If it is Spring in Pennsylvania, you can be sure the invasive garlic mustard plant is showing off its tiny flowers somewhere near your favorite running trail.
Joining a garlic mustard pull on an evening hike was my opportunity to give a bit of volunteer time to benefit the Appalachian Trail. I don’t see myself shoring up stream banks or carrying in lumber to repair bridges and walkways over swampy areas. I do have extensive experience in weed pulling. There is a volunteer job for everyone and this one suits me.
The garlic mustard plant found its way to our shores and doesn’t have any plan to leave voluntarily. It rudely spreads itself in the undergrowth of forests and then becomes the dominant plant, muscling out native species. So, if you are looking for a beneficial but lightweight volunteer gig with your local trails, contact their leadership and ask if they are planning a garlic mustard pull. Then, join in.
Based on my experience, here is a preferred method to go about this task:
Place yourself in or near a full bed of garlic mustard so that you can reach several plants without changing position. Then, do a gentle squat (very beneficial mid-hike). Staying in the squat position, with each of the plants within reach, place your fingers around the base of the plant, then pull straight up. The plant gives way easily, especially if your weed pull is scheduled a day or so after a rain.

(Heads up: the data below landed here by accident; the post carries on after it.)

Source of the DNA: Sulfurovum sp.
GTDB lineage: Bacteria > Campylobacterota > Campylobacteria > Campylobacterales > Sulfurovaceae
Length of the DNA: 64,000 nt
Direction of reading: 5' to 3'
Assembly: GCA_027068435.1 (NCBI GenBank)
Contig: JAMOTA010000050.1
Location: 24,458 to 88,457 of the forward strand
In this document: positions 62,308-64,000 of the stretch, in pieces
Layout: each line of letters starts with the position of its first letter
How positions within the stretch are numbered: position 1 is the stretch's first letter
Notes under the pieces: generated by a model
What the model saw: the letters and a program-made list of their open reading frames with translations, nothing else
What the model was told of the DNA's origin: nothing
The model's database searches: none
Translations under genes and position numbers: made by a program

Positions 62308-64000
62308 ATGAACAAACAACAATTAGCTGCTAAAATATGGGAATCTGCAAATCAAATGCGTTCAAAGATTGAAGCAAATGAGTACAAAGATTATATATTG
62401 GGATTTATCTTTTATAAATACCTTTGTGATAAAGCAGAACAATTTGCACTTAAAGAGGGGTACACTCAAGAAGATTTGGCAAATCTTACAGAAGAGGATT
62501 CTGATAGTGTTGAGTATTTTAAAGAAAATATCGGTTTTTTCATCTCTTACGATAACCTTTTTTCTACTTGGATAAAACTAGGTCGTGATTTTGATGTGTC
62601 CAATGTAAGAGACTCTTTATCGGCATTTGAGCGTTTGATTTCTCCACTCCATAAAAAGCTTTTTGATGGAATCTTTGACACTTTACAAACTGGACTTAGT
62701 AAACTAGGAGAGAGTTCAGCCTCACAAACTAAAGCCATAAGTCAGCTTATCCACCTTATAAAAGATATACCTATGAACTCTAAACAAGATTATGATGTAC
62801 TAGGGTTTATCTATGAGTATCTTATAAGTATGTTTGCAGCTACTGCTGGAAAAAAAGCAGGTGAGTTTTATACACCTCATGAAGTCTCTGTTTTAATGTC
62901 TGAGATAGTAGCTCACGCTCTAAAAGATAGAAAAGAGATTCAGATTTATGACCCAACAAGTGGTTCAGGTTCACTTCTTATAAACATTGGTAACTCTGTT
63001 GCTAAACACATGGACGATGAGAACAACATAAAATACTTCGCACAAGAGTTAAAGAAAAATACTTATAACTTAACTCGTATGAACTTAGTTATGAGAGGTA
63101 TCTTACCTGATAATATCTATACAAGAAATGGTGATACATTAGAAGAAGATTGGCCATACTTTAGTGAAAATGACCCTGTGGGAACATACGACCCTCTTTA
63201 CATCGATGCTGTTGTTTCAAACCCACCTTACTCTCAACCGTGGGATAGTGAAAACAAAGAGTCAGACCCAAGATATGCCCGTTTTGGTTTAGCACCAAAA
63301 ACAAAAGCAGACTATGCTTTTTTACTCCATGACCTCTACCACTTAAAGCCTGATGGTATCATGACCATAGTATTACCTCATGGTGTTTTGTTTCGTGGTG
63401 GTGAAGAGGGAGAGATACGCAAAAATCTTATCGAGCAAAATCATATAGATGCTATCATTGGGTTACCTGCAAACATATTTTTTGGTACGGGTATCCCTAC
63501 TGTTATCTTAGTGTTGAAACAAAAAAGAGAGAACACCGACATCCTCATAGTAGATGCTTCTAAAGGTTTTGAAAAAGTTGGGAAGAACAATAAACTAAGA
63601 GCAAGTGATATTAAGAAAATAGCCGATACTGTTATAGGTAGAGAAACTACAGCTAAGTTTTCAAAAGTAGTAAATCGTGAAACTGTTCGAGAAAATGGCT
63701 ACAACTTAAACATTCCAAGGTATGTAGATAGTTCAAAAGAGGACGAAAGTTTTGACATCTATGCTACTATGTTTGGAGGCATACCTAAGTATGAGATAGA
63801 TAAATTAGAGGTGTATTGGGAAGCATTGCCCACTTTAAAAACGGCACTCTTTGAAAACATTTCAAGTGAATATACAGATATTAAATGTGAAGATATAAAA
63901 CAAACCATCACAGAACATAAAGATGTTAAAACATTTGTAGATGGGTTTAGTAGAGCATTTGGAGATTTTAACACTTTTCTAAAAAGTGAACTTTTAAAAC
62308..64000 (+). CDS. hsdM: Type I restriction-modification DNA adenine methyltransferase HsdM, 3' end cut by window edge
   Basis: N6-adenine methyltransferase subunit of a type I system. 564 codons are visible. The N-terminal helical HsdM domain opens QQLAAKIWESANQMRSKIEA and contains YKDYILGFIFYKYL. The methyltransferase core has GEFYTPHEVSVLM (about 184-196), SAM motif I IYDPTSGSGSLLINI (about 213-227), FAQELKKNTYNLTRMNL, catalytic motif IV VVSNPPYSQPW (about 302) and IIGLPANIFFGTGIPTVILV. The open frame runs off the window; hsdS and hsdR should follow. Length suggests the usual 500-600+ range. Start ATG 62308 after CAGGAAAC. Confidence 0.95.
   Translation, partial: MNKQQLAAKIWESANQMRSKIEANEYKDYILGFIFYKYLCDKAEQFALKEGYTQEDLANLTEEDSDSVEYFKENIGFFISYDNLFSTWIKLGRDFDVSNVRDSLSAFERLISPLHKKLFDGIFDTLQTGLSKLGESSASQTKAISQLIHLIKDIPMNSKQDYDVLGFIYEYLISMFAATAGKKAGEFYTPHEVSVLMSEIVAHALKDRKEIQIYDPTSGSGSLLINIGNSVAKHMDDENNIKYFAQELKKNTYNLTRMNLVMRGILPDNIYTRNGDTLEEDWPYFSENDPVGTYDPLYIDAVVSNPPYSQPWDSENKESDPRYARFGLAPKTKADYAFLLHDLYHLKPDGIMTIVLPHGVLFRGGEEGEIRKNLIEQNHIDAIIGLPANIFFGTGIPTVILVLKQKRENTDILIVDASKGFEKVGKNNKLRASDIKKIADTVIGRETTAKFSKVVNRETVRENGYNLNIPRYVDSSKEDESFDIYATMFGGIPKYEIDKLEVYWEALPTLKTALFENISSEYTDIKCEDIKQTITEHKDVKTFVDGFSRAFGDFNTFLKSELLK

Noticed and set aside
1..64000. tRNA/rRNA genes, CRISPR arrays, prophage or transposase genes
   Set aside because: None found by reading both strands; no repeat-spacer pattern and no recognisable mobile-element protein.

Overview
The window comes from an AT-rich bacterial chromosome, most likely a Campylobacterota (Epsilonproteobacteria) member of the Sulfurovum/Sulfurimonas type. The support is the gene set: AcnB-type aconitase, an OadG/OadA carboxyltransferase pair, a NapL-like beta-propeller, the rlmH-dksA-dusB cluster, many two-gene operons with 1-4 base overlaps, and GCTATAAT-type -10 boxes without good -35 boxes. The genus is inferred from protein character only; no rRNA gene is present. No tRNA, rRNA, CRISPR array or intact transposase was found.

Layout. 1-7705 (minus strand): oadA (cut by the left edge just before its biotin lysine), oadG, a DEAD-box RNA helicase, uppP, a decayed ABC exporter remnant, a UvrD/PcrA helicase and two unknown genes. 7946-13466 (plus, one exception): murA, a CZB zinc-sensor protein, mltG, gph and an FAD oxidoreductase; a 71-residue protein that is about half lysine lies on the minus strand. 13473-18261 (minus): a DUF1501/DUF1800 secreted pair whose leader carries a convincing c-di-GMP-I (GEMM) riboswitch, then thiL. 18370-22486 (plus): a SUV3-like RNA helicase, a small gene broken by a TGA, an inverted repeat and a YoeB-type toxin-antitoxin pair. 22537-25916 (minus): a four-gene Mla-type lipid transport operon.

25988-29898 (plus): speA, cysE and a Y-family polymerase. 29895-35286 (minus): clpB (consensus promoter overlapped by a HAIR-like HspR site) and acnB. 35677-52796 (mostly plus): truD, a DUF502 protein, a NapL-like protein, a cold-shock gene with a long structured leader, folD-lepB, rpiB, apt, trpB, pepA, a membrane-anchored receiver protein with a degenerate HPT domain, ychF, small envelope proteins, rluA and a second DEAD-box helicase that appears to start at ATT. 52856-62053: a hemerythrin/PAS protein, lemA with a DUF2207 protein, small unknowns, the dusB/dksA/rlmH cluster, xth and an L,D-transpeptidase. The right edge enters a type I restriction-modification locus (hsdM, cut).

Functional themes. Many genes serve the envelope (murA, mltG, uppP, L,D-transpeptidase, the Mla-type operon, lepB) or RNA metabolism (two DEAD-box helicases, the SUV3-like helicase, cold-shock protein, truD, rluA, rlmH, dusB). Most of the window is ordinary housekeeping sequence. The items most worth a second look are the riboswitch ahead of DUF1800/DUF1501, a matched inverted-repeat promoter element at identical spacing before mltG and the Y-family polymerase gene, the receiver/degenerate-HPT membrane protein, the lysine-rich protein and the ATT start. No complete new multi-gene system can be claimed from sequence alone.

Keep pulling until your bag (or bags) are full. If you are near a road intersection, bags can go directly into the car trunk of one of the hikers. Then, good-bye garlic mustard.
Bag everything. Any weeded plant left on the ground is likely to reseed.
What’s for Dinner?
I won’t leave you with the impression that any plant is all bad. A fellow hiker informed me that she eats garlic mustard, adding it in her salad. I checked this out on a couple of sites and in seems that with certain precautions, the garlic mustard will provide a bit of zest to your table.
The most thorough site I found regarding eating this plant is the cleverly titled EAT THE INVADERS.
The article includes other edible options for garlic mustard, including preparation methods for a foods from pestos to stews, and even a cocktail.
The author also offers a reasonable list of safety precautions to consider before using the plant. Most are common sense items, but if you plan to forage, I suggest giving their article a read.
Spring offers wonderful opportunities for running the trails and for trying new things. Do you have experience foraging food? Have you participated in a mustard garlic pull or efforts to remove any other invasive species from our forest floors?
We eat garlic mustard, using it in salads, soups, gravies, etc. As with many spring greens, the young, tender leaves are best. Blended with olive oil, it can be frozen to add a zesty note to pesto.
Also, if you’re the crafty sort, the stems of mature garlic mustard plants make beautiful paper. Have fun!
I’m not the crazy sort, but the pesto sounds delicious. Thanks for the idea to freeze.